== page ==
Lifting heavy objects every day or dropping one on your foot can easily cause a broken ankle.
High-impact sports can cause inflammation and strain in the bone over time. Dangerous twisting injuries, direct blows, and stresses usually occur in sports like football, soccer, tennis, and basketball.
Falling can cause broken bones in the ankle or foot.
After you hear that pop or experience ankle pain, you may wonder, is my ankle broken? Knowing whether your ankle is broken or sprained helps you determine how to efficiently treat the injury. Every fracture must be properly evaluated by a physician to avoid serious problems later such as poor fracture healing, chronic pain, and non-union. If you have any doubts or your ankle feels unstable, see your doctor immediately.
What does a broken ankle look like? Common signs of a broken ankle include:
A fractured ankle can be complicated to diagnose, especially to self-diagnose unless severe. If you are suffering from any of the symptoms listed above, visit a medical professional as soon as possible. The doctor will conduct a careful examination of your foot, ankle, and lower leg to determine the best course of action.
Your doctor may also utilize these imaging tests to effectively examine your injury.
X-rays are intended to visualize ankle and foot fractures. The doctor may suggest one or more ankle images from different angles. Unfortunately, stress fractures often do not appear in X-rays until they begin to heal.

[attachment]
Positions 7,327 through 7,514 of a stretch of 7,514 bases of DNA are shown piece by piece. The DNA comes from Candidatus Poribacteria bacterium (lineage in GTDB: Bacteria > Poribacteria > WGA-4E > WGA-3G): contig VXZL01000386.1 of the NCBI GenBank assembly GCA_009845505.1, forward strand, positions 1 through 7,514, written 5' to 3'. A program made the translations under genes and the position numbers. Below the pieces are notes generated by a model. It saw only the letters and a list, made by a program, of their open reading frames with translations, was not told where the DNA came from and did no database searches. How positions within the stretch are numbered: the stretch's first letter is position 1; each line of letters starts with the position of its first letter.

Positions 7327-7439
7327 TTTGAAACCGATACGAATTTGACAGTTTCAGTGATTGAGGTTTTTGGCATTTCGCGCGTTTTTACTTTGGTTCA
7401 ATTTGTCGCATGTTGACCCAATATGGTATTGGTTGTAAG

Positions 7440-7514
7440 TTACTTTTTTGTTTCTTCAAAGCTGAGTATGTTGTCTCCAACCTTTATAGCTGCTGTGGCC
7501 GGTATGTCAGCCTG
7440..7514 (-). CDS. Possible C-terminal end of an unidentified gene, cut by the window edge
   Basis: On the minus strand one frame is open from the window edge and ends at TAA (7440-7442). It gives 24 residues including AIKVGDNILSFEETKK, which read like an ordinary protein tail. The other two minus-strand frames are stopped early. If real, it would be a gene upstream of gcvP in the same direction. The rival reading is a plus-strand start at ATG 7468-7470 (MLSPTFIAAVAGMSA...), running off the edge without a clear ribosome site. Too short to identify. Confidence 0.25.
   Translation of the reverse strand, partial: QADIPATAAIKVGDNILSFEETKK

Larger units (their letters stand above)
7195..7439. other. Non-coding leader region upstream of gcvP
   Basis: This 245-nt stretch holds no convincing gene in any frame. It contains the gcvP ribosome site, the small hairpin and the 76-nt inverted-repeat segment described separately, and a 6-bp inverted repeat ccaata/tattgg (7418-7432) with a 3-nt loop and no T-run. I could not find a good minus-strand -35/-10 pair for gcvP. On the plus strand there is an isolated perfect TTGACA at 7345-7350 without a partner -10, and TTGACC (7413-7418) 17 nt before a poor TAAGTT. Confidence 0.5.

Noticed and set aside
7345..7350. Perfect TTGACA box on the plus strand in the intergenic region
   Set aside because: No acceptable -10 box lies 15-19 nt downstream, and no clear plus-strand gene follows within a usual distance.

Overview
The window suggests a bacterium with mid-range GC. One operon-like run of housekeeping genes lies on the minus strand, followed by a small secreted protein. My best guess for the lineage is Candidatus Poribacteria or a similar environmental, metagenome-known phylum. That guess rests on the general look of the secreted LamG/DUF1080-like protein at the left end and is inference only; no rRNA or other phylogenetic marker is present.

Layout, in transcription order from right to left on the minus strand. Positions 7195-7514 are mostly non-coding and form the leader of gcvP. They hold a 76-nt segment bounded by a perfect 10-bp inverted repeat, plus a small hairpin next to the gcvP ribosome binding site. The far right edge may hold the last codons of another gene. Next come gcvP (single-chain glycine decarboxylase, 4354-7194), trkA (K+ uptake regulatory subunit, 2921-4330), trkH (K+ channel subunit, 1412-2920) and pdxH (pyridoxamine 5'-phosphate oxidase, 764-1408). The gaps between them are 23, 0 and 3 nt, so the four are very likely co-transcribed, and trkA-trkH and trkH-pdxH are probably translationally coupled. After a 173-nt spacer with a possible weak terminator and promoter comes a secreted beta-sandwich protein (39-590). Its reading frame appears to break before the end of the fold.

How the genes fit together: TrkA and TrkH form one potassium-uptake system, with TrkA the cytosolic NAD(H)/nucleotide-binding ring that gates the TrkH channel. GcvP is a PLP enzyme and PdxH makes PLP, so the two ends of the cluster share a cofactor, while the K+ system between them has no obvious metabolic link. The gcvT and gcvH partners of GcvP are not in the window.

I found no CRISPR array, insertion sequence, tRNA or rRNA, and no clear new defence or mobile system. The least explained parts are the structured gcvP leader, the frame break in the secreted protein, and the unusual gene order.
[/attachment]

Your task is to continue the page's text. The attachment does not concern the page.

For detailed images of the ligaments of your foot and ankle, MRIs use strong magnetic fields and radio waves. This imaging test shows damaged bones, cartilage, and ligaments and can reveal fractures that are not visible on X-rays.
CT scans involve combining several X-rays to create a cross-section image of the fractured ankle. A CT scan can unveil more information about the damage to your bone and soft tissues.
If a broken bone is diagnosed, rest will be a necessary part of the treatment process. A fracture will often require wearing a stabilizing ankle boot or cast and not bearing weight through the foot with use of crutches or a scooter for at least 6 weeks. More severe injuries may result in surgery and more extensive healing time.
Broken ankle recovery time, regardless of surgery or not, takes a minimum of 6 weeks for healing. Although pain can lessen after two to three weeks. Medications are available to help ease the pain after fracture or surgery.
Suffering from a broken ankle injury puts your ankles at risk for re-injury. Once you've fully recovered, it's important to take preventative measures once you start walking around again to ensure your ankles are supported. To start walking again safely consider these tips:
Remember, follow your recovery plan to get back on your feet quickly. Talk to your doctor and physical therapist about your goals for strengthening your ankle and improving mobility when the time is right.
Sources:Broken Ankle Products